My Music Will Address Sex, Prostitution & More - Greatman

'Greatman' is not a familiar name to us in the music industry right now but chances are we will be hearing this name in the coming months. The singer/songwriter, who will embark on a musical tour of the USA courtesy of gospel act BOUQUI, is set to revolutionaze the Gospel music industry in Nigeria. 

He reveals why the term 'Gospel Musician' does not fully define him in this interview with ABISOLA ALAWODE of Read below

How did your song with super producer Gospelondebeatz come about?

It was all coincidental. On October 25, 2014, a colleague of mine sent me a text that Gospel wanted to meet with me. I was so excited that I quickly freshened up and ran down to Maitama where we were supposed to meet. We recorded the first track titled Farawemi and he called me back to do a couple of more songs. That was how the whole Gospel angle came about

Your style of music is unique...

Yes it is. I know of some other guys who also rap and sing in the gospel genre but are not on my level. So I think it's safe to say that for now, I'm the only one in my lane.

Seeing that you have performed at different shows, private events and churches, how would you describe the reception you've gotten so far?

I would say the reception has been great, no pun intended. At least, almost all the venues and churches I've performed at called me back for other performances. As a gospel artist, what should speak for you is not just what you say, your music should have a clear-cut Christian energy attached to it. You know the feeling you get after you listen to a good preacher? That feeling is what your music should offer people. Once you achieve this, then you know if people truly appreciate you.

So how did music start for you?

I started music when I was 7. Or let me say I knew I could sing at 7. So while growing up, I focused on developing my God-given talent because I knew then that I would toe the music path.

Since music has been your thing from a young age, why did you choose to focus on Gospel?

I sometimes have issues with some gospel acts because I tell them not to call me a gospel artist because in the real sense of the word, the term 'gospel artist' does not exist. If you are an artist, you are an artist, no two ways about it. The word 'gospel' means Good News, so if a musician like Rick Ross thinks rapping about strippers is his own good news, then he is a gospel artist. So I don't understand why a tag should be placed on my music. But for identity's sake, I am a gospel artist. Why I chose to be a gospel act is because of my convictions, not because of what people would say.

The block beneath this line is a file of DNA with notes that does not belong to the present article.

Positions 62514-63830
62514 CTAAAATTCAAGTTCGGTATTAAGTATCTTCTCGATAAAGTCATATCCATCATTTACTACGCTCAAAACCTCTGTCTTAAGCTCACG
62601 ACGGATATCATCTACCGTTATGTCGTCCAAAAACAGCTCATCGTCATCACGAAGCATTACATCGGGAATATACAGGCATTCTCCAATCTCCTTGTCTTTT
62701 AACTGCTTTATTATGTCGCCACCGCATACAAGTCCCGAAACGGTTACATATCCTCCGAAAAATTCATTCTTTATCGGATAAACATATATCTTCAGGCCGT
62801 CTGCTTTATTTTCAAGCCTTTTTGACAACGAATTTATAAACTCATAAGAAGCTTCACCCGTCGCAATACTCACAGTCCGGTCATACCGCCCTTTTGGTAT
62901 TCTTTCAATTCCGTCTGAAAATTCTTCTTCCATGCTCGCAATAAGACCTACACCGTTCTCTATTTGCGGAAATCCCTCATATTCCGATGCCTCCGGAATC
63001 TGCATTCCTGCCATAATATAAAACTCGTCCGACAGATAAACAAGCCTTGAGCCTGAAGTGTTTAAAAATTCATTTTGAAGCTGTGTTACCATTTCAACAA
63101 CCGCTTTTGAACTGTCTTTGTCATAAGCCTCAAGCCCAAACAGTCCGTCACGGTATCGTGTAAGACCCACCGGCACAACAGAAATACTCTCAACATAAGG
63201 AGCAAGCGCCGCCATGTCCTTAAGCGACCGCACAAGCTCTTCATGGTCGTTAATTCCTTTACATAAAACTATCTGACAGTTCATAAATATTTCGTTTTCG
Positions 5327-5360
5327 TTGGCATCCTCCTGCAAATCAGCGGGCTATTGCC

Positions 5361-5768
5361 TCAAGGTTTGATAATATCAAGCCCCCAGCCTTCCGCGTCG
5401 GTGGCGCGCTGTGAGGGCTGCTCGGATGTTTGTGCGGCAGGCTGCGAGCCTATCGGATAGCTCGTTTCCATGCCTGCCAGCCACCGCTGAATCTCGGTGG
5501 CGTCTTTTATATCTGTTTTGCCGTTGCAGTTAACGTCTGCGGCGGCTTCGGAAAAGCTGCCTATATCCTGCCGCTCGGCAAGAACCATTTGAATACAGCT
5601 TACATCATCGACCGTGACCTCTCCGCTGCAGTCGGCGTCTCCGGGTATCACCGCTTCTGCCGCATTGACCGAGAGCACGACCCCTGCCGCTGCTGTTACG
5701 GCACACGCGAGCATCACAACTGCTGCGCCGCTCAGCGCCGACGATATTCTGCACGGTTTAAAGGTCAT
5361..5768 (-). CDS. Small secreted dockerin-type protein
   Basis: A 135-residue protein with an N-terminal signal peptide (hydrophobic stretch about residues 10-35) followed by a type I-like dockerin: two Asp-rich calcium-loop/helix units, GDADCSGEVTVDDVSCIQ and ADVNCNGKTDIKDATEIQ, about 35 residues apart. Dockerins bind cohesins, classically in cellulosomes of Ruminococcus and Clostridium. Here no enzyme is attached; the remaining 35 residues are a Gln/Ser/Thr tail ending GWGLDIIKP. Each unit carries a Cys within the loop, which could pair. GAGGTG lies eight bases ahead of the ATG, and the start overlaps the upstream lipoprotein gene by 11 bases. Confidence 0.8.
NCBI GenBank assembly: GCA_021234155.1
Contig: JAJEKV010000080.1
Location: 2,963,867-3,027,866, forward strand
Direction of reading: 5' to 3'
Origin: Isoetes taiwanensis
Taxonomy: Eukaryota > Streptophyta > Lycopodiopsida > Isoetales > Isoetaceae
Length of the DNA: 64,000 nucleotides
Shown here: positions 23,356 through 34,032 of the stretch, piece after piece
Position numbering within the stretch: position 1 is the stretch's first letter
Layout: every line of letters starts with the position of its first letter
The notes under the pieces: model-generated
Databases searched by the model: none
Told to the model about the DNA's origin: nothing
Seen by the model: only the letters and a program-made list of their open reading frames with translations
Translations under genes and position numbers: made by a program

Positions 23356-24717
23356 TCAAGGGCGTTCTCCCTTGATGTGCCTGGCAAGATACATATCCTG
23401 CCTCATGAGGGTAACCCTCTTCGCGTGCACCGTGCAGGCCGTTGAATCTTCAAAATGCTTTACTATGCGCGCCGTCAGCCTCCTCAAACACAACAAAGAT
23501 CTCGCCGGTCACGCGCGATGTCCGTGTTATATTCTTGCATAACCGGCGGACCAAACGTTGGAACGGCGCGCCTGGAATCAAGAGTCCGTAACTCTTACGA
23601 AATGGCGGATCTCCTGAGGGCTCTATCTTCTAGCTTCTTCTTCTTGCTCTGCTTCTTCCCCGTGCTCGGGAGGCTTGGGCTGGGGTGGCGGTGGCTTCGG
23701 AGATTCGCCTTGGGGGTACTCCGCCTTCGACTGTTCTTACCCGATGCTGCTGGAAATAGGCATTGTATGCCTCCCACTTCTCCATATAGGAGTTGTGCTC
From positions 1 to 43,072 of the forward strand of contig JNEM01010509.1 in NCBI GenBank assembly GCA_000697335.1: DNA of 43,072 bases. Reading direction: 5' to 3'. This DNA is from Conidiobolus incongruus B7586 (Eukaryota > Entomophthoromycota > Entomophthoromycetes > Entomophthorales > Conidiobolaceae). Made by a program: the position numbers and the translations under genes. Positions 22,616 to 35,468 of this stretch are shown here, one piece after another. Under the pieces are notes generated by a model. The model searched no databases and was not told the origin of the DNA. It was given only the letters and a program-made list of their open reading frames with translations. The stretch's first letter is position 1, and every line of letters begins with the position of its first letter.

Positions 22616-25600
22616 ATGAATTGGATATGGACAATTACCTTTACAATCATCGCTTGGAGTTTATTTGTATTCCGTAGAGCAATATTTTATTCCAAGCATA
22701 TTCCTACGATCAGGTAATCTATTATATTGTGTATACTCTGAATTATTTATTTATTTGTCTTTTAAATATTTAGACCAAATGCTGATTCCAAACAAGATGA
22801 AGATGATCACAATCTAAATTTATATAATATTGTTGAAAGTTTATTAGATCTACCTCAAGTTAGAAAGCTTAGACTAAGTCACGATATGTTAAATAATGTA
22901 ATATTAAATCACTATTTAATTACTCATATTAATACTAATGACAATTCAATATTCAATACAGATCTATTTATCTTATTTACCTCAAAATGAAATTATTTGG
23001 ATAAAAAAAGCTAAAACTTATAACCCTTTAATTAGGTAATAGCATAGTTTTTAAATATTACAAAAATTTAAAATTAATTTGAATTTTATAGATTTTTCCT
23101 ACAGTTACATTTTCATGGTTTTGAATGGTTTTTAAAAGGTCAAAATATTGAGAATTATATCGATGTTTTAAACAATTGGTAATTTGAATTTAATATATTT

Does this mean that even if you are offered a million dollars you wouldn't do secular music?

I am not doing music because of money. Yes, I'll like to make money but the Christian faith doesn't believe it is what you do that gives you money. Instead, it is God that does the giving. This is a point I agree with. You see, music is all about the message and the messages some secular artists pass through their songs is nothing to write home about. This is not saying I would scream the name of Jesus in all of my songs. My music will focus on a couple of things. For example I would talk about sex, drugs, prostitution and a lot of other things one will not expect a gospel artist to talk about.

You are also a songwriter. Tell me more about that.

Song writing comes to me naturally. And I also write for a broad range of artists including secular. For those in the latter category, I usually draw a line when I'm asked to write for them. I tell them I'm a Christian so definitely it's going to show in my songs. I don't believe you have to use dirty words in your music before you blow, and so far, they've not complained.

How did the name Greatman come about?

I was born Ademola Ezekiel Kayode Takiti. But the name Greatman was given to me by my dad who is a pastor. So Greatman is actually my real name.

Which artist would you like to work with in the nearest future?

I'll like to do a song with Lecrae, Mali Music, Asa, 2face, Kenny Kore, Solomon Lange and M.I Abaga. I'm not the kind of musician that is stuck doing a particular genre of music. I like to experiment. My strength is versatility.

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